But there’s no chance it will result in any toppling of Putin. “Punk rock and metal communities”, regardless of how unforgiving they might be, have no political weight. There’s no massive opposition to Putin amongst Russian youth, and even that wouldn’t suffice. On an international level, Putin did much worse and much more newsworthy things, and it only resulted in some countries expressing politely their concerns.

I’m sorry for these girls.

My first thought: they still have labor camps!? At least as a sentence for female non-violent offenders! Well, they’ll get to write some cool diaries.

I agree they were semi-obnoxious and won’t accomplish anything. Doesn’t make Putin any less autocrat-y.

Also, I don’t know how things are in Russia, but there is not much of a “metal/punk community,” they stay separate. The hardcore guys may borrow from metal, and thrash from punk, but they stay in their own camps.

Maybe the used to have labor camps, but now they will have Pussy camps, a vast improvement I’m sure.

I think the rest of the world got a clue the Russians weren’t particularly democratic when they killed off bunches of reporters who wrote about government corruption.

It actually reminds me of a group of Russian rockers of one genre or another who deliberately infected themselves with AIDS to make some sort of political point. Probably worked out about as well as this will.

Well it’s proto-democracy as it is proto-capitalist.

Most societies that create from within tend to take several decades to settle down.

fuck yeah!!

Obviously, Nadezhda Tolokonnikova needs my help breaking out of the slammer and will be highly appreciative of my chivalry.

So, a hypothetical Russian and I have a conversation:

ME: It’s disgraceful, what Russia is doing to these girls!

HR: But they committed crime, yes?

ME: Considering the way “democracy” works in Russia, no!

HR: Wait. I am not understanding. In your country, is legal for people to come into church, disrupt service?

ME: Well, no. But …

HR: …And in your country, is true if girls do this, police can be called?

ME: Well… yes.

HR: Girls arrested?

ME: Well, if the church didn’t press charges…

HR: But if they did?

ME: Then, yes, girls arrested.

HR: So what is problem?

The problem is that the punishment outweighs the crime by about 5 bajillion fucktons.

Must overturn verdict on basis of band name alone.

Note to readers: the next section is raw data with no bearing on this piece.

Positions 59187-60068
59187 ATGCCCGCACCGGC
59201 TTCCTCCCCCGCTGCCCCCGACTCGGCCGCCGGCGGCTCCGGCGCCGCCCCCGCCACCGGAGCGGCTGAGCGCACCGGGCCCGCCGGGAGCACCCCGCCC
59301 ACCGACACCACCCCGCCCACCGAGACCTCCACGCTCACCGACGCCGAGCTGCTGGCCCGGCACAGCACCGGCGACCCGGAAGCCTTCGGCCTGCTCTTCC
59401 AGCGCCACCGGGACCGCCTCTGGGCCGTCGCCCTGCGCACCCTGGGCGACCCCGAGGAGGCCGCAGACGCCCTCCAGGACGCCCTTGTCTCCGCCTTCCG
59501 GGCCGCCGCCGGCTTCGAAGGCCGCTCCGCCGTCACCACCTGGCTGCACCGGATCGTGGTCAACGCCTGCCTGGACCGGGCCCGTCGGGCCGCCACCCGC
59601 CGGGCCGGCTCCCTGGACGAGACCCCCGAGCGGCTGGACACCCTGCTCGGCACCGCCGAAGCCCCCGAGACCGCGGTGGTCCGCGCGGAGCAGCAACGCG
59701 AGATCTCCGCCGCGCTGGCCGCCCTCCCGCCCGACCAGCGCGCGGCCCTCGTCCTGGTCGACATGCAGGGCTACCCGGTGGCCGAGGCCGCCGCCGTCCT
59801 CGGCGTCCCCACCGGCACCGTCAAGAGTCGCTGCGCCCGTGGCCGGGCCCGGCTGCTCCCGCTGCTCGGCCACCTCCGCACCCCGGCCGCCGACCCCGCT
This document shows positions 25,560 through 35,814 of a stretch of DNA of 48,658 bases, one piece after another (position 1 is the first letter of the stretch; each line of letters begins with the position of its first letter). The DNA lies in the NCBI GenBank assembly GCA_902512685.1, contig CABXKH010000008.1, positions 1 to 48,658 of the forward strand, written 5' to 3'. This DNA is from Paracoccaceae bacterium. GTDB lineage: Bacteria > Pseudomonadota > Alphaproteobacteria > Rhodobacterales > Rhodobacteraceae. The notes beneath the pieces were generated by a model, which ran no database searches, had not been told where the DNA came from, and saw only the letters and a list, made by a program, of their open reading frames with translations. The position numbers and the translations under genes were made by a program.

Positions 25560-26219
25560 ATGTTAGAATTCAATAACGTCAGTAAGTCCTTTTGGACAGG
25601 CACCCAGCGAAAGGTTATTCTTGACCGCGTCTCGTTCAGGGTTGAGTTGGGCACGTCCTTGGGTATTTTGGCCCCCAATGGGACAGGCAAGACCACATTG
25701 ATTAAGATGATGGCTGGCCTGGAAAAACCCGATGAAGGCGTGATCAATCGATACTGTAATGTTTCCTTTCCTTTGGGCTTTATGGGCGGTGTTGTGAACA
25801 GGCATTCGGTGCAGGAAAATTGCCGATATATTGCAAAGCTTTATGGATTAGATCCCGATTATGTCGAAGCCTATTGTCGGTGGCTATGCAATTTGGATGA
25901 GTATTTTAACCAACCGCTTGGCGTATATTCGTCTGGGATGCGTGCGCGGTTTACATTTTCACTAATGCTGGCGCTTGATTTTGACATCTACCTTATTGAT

(bolding mine)

In Virginia, trespass is a class one misdemeanor, punishable by up to a year in jail and a fine of $2,500. Conspiring with others to trespass is a Class 3 misdemeanor.

In Virginia, inmates in jail typically work: trash pickup, etc.

I agree the Russian sentence might end up being harsher (have they actually been sentenced?) but I’m not so sure about the 5 bajillion fucktons.

See, my issue is that even here, in the land of the free, you don’t get to use someone else’s pulpit – in this case, literally a pulpit – to exercise your right to free speech. If their impromptu performance had been on the street outside the church as parishoners left, my discomfort with the authorities would be complete.

But my admiration of the girls’ willingness to protest is tempered by the understanding that they infringed on someone else’s rights to do so. And the knowledge that the same act in this country could result in a year or so of jail time.

Under what circumstances would it get the maximum sentence?

I kept reading the OP title as ‘Pussy Rot will topple Putin; mark my words!’. Pussy rot is definitely something to be avoided, and I suppose if it gets bad enough it might topple Putin…

(I agree that the sentence seems really over the top for the crime committed. 3 years, regardless of where seems pretty harsh for the crime as outlined in the OP. On the bright side, it’s an improvement over the old system, since the girls might have been sent to 10 years hard labor or even shot in the past, so I suppose it’s progress…of a sort)

Correction noted. NOT during a service.

And please don’t take my comments here as a general defense of the Russian joke that pretends to be a fair trial. But by their own admission, the girls did something that, if committed here, would be a crime. They can complain about harsh sentences, I suppose, if they get a harsh sentence. But unless I’m missing something – and Lord knows I may be – the underlying act was civil disobedience. A sine qua non of civil disobedience is the willingness to accept punishment for your willful disregard of the law you believe is wrong, is it not?